The impact you can make on a human being in person, the connection you can establish through a look, through a taste, through navigating a scavenger hunt or just taking a moment to say hi on the street is invaluable. A few moments of total engagement with your brand can stick with a potential customer relentlessly.

Experiential marketing comes in all different shapes and sizes. It can be a complex process, like setting up a pop-up retail space for a specific product – even better if that product is not typically available in a retail store – or as simple as sending out some brand reps with some product samples and some smiles. This means there is almost certainly room for an experiential option within your marketing budget.

The most important thing to remember about experiential marketing is that it’s not solely about the people you engage with on any given day – it’s also about the people they relay their experience to, the story they tell, the feeling of missing out on something special that person’s story will garner in others. Clever (and usually incredibly expensive to produce) video advertising – is a distant second when it comes to word-of-mouth. Sometimes, an advertisement will be funny or clever enough to be talked about. Almost any good experience will have enough impact to be talked about.

1. Get it on Video

For added value we always make sure there is at least one video production team on-site during more interesting activations and experiences. Capturing an experiential marketing event on film is a no-brainer. Why would you go through all the trouble of setting up a cool experience only not to capitalize on showing others what they missed!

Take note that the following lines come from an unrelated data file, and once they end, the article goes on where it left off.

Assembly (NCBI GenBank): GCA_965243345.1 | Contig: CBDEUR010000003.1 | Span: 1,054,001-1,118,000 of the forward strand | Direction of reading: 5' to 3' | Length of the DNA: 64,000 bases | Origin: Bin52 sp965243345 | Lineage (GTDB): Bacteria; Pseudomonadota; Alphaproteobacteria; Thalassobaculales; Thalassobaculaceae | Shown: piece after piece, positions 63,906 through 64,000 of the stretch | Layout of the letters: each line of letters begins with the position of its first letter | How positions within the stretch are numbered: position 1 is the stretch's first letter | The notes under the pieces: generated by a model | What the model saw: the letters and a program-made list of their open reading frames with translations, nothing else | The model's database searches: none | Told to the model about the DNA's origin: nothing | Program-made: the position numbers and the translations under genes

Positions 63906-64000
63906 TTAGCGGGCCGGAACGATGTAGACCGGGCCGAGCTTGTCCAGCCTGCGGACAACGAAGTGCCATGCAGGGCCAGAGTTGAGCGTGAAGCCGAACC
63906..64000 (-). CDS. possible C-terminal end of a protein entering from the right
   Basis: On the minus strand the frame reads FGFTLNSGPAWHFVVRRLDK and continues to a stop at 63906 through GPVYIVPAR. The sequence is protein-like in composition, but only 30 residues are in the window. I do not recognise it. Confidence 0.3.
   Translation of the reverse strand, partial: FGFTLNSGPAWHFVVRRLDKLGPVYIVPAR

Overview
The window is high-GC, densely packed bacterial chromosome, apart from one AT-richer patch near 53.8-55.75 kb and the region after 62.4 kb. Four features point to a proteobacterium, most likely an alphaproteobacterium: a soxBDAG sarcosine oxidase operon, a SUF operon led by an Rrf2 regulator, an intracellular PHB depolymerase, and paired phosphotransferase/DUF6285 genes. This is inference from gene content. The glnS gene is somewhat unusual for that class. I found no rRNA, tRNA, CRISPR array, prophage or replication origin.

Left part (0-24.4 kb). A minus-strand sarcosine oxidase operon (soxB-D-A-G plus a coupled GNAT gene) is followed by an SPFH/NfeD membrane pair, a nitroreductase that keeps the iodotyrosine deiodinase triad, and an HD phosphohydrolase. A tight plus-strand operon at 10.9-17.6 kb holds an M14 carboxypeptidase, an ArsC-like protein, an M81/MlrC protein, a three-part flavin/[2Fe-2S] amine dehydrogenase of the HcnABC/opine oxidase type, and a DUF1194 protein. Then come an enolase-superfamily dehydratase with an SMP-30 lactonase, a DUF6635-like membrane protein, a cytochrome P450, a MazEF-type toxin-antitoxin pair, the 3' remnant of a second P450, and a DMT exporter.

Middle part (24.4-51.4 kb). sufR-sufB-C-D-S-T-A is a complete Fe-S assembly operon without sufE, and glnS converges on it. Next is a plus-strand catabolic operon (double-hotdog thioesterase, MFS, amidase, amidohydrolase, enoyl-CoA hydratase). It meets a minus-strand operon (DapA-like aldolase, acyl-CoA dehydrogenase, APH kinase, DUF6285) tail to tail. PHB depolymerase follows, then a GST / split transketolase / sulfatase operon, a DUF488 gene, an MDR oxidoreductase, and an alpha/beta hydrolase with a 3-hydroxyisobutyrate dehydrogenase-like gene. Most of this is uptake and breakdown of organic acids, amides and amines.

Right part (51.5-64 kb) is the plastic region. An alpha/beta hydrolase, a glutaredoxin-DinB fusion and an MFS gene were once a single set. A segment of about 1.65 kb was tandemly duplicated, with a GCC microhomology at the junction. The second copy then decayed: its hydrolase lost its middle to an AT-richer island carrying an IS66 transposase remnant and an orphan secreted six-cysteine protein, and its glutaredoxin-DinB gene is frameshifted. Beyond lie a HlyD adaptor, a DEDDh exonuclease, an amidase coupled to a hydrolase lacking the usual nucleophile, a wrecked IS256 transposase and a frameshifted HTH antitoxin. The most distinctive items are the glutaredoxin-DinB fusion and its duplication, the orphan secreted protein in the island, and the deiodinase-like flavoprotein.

2. Make it User Friendly

Make use of other technologies and advertising strategies alongside an experiential campaign. Apart from the aforementioned – and obvious – video production. Things like supporting campaign websites, digital invitations, snapchat hosts or YouTube/Facebook Live Streams. Not only does this provide peripheral exposure it also provides measurable metrics for engaged audience members.

3. Don’t Miss the Point

Make sure your experience has a clear point and a clear focus on your brand or product. Even it’s a loose tie-in like the brand colours as a dessert; or a logo branded t-shirt. Just make sure you’re brand is the focus, otherwise it’s likely to get lost – people will remember the experience, but not the brand. You want both to be unforgettable.

4. Don’t Loose Focus

Further to point three – and another way to combat losing brand focus, ensure you have a greater campaign running alongside your experiential components. Added brand visibility before / after the experience generally helps to increase your brand recall, once a potential customer has interacted with it.

5. Be Different

This is a crucial part of experiential marketing. Be clever, be different, think carefully about the time, the place, the people and the message. Remember as per Schmitt – experiential marketing should be an experience out of the ordinary.

Point five is probably the most important. Without standing out, making use of at least some of these points, without focus, without clear messaging, without creativity an experiential event can easily just turn out to be a wine and cheese party. Nice, but not really the point, unless you’re selling cheese… or wine.

For a free consultation on your next experiential project – get in touch!